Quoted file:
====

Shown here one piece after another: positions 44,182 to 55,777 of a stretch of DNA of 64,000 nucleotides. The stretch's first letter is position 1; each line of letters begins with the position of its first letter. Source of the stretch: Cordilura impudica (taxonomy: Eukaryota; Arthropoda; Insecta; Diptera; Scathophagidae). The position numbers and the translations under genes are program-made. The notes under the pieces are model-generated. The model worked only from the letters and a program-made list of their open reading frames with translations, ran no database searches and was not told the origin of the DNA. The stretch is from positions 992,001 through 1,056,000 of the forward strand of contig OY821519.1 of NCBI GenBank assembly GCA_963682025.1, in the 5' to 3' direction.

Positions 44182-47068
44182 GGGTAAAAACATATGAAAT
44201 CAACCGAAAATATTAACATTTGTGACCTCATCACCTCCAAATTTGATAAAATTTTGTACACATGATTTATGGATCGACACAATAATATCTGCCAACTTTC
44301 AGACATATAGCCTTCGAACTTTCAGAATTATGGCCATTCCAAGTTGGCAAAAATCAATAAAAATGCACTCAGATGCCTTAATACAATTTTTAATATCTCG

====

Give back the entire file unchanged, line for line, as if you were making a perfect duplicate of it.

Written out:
Shown here one piece after another: positions 44,182 to 55,777 of a stretch of DNA of 64,000 nucleotides. The stretch's first letter is position 1; each line of letters begins with the position of its first letter. Source of the stretch: Cordilura impudica (taxonomy: Eukaryota; Arthropoda; Insecta; Diptera; Scathophagidae). The position numbers and the translations under genes are program-made. The notes under the pieces are model-generated. The model worked only from the letters and a program-made list of their open reading frames with translations, ran no database searches and was not told the origin of the DNA. The stretch is from positions 992,001 through 1,056,000 of the forward strand of contig OY821519.1 of NCBI GenBank assembly GCA_963682025.1, in the 5' to 3' direction.

Positions 44182-47068
44182 GGGTAAAAACATATGAAAT
44201 CAACCGAAAATATTAACATTTGTGACCTCATCACCTCCAAATTTGATAAAATTTTGTACACATGATTTATGGATCGACACAATAATATCTGCCAACTTTC
44301 AGACATATAGCCTTCGAACTTTCAGAATTATGGCCATTCCAAGTTGGCAAAAATCAATAAAAATGCACTCAGATGCCTTAATACAATTTTTAATATCTCG